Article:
Topics: jira blog best-practices confluence tips integration templates
2 min read

5 Stages of ITIL and the Atlassian Suite 

By Martin Spears on Jan 7, 2020 12:30:00 PM

What is ITIL? The Five Stages of ITIL

As a process consultant for a Platinum Atlassian Solution Partner, my responsibilities include helping our customers set up their ITSM solutions and providing guidance in-line with best practices and industry standards. The ITIL framework has been accepted as a collection of best practices for ITSM and the ITIL processes are designed in a Plan-Do-Check-Act cycle with the end goal being continual improvement. The Five Stages of ITIL are as follows:

Stage 1: Service Strategy - Understanding customer needs and determining which services and capabilities will provide the most value

Stage 2: Service Design - Designing new services or changes and improvements to existing services 

Stage 3: Service Transition - Coordinated effort to build and deploy services

Stage 4: Service Operation - Fulfilling requests, fixing problems and performing maintenance tasks

Stage 5: Continual Service Improvement - Capturing lessons from successes and failures and incorporating those learnings in the process

Getting Started with ITIL and the Atlassian Suite 

Based on the Five Stages of ITIL, I'll walk through how the Atlassian suite of products can help you and your company continuously improve your ITSM offerings.

Stage 1: Service Strategy - Confluence and Jira 

In the strategy phase, you are gathering market research and determining customer needs. Confluence is a great place to document these ideas and requirements. When integrated with Jira, you will be able to create a Jira issue for each requirement from the Confluence page.

Stage 2: Service Design - Confluence

In the service design phase, you are determining the services and service levels based on the decisions made in the strategy phase. You will want to document these design decisions in Confluence. Confluence also has built in diagram capabilities for modeling processes.

Stage 3: Service Transition - Jira and Jira Service Management

In the service transition phase, you will use Jira to track the work on the requirements while you build the services in Jira Service Management. Jira Service Management will allow you to create different services, workflows, permissions, SLAs and automations. You can also customize the portal and what the customers see.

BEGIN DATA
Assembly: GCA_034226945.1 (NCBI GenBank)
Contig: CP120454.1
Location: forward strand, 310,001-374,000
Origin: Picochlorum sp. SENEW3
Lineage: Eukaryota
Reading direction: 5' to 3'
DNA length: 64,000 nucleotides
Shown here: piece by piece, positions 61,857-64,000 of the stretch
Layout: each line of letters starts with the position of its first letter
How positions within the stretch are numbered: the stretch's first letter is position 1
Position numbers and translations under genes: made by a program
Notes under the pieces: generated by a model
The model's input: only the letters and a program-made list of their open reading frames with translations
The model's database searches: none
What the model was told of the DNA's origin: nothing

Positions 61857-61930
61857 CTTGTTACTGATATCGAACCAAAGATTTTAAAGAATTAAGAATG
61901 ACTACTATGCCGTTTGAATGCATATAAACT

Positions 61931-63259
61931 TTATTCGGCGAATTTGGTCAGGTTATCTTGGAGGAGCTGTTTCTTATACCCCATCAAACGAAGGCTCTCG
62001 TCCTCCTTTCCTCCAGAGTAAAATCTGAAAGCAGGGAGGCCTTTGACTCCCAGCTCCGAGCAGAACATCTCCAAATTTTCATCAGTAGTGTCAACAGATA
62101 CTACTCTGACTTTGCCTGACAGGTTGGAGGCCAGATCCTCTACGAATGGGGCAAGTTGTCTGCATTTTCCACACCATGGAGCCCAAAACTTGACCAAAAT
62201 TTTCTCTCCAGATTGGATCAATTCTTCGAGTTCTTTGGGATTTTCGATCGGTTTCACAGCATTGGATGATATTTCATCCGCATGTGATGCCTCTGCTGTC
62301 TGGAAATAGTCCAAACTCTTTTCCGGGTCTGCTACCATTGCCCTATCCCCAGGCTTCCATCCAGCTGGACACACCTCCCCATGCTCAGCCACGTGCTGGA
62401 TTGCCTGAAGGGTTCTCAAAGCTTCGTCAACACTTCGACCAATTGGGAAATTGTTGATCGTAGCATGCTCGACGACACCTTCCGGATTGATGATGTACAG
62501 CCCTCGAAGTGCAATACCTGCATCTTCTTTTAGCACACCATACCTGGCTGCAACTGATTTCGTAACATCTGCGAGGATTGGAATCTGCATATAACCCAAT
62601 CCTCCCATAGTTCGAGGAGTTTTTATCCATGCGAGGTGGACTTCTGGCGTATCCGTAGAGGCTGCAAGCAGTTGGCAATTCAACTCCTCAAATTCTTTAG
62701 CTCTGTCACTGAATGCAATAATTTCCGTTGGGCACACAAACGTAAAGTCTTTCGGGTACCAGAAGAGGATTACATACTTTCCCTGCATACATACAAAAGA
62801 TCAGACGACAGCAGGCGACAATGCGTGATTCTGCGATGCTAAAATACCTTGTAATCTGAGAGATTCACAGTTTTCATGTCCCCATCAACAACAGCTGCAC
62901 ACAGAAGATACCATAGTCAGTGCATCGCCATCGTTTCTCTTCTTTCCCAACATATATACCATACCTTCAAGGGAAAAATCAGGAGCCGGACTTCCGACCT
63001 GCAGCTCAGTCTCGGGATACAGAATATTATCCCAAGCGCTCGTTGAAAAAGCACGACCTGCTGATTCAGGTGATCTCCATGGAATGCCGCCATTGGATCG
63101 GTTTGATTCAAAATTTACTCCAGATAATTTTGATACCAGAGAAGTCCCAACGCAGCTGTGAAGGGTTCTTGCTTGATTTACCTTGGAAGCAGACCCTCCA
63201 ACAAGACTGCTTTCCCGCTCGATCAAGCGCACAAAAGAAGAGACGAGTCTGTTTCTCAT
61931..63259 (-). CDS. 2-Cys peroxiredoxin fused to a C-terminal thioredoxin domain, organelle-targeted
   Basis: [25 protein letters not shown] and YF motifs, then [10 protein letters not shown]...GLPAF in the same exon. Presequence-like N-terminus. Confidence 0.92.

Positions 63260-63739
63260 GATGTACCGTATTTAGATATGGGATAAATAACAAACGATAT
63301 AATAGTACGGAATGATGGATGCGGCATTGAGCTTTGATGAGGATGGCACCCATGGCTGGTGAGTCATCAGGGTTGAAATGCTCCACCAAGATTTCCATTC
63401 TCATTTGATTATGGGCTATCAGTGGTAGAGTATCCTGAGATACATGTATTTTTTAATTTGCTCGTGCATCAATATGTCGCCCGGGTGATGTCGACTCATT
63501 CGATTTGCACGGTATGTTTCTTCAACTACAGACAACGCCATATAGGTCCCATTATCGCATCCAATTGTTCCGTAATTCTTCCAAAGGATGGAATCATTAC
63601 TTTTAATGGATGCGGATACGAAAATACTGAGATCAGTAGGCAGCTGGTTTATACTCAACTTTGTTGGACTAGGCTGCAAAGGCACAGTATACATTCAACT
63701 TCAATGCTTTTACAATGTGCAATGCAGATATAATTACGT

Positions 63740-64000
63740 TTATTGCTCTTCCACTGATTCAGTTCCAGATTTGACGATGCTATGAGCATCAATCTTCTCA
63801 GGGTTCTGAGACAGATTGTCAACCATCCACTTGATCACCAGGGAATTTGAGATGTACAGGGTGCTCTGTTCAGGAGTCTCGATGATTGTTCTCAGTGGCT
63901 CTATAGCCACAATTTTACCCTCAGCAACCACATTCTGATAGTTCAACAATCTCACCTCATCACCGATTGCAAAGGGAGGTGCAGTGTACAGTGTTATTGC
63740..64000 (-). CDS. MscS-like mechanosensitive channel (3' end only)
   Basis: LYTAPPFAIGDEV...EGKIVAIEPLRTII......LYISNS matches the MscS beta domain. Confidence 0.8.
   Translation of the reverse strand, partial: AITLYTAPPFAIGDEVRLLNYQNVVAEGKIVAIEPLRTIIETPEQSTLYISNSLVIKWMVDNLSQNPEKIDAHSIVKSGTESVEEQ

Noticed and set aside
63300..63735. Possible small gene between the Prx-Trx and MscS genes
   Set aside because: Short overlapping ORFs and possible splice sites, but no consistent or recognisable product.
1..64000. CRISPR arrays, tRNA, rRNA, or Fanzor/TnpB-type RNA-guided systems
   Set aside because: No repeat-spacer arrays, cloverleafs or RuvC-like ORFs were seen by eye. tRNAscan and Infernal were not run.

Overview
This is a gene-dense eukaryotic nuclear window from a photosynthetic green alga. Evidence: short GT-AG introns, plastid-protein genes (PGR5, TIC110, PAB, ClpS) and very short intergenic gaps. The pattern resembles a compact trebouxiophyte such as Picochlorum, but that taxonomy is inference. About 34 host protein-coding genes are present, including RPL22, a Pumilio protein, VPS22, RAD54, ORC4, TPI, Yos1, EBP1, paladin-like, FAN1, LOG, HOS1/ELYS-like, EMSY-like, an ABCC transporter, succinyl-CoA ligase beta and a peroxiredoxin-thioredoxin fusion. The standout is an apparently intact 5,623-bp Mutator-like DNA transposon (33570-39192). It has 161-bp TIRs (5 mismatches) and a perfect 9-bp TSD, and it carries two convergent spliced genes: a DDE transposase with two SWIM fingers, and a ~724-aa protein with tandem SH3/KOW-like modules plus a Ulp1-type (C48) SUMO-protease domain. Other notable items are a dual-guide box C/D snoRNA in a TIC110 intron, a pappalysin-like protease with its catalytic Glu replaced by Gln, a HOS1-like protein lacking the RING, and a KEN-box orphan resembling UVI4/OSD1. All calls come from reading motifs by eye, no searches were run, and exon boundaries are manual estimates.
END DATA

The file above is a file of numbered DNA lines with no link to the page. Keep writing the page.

Stage 4: Service Operation - Jira Service Management and Confluence

In the service operation phase, you will use Jira Service Management queues to manage requests and you can communicate with customers through the Jira Service Management tickets. Confluence will be used to document fixes and how-to articles. Customers will also have access to Confluence's Knowledge Base – as a way to identify or resolve in a self-service manner.

Stage 5: Continual Service Improvement - Jira Service Management and Confluence

In the continual service improvement phase, you will use Jira Service Management's satisfaction surveys and documented lessons learned in Confluence to help determine how to improve services. 

After all of this - Rinse and repeat.

Building an ITSM Solution

By utilizing the Atlassian tools, you have many of the recommended capabilities to create a great ITSM solution that is continuously improving. If you don't have the time, resources, or experience to do this yourself – Praecipio Consulting offers an ITSM QuickStart that can set you up with many of these recommended practices (in a fraction of the time it would normally take to design and develop your own ITSM solution). To learn more about the ITSM QuickStart or other services please visit our ITSM consulting offering.

Topics: atlassian blog devops itil itsm jira-service-desk frameworks

Praecipio Consulting is an Atlassian Platinum Partner

This means that we have the most experience working with Atlassian tools and have insight into new products, features, and beta testing. Through our profound knowledge of Atlassian environments and their intricacies, we can guide your organization as you navigate these important changes.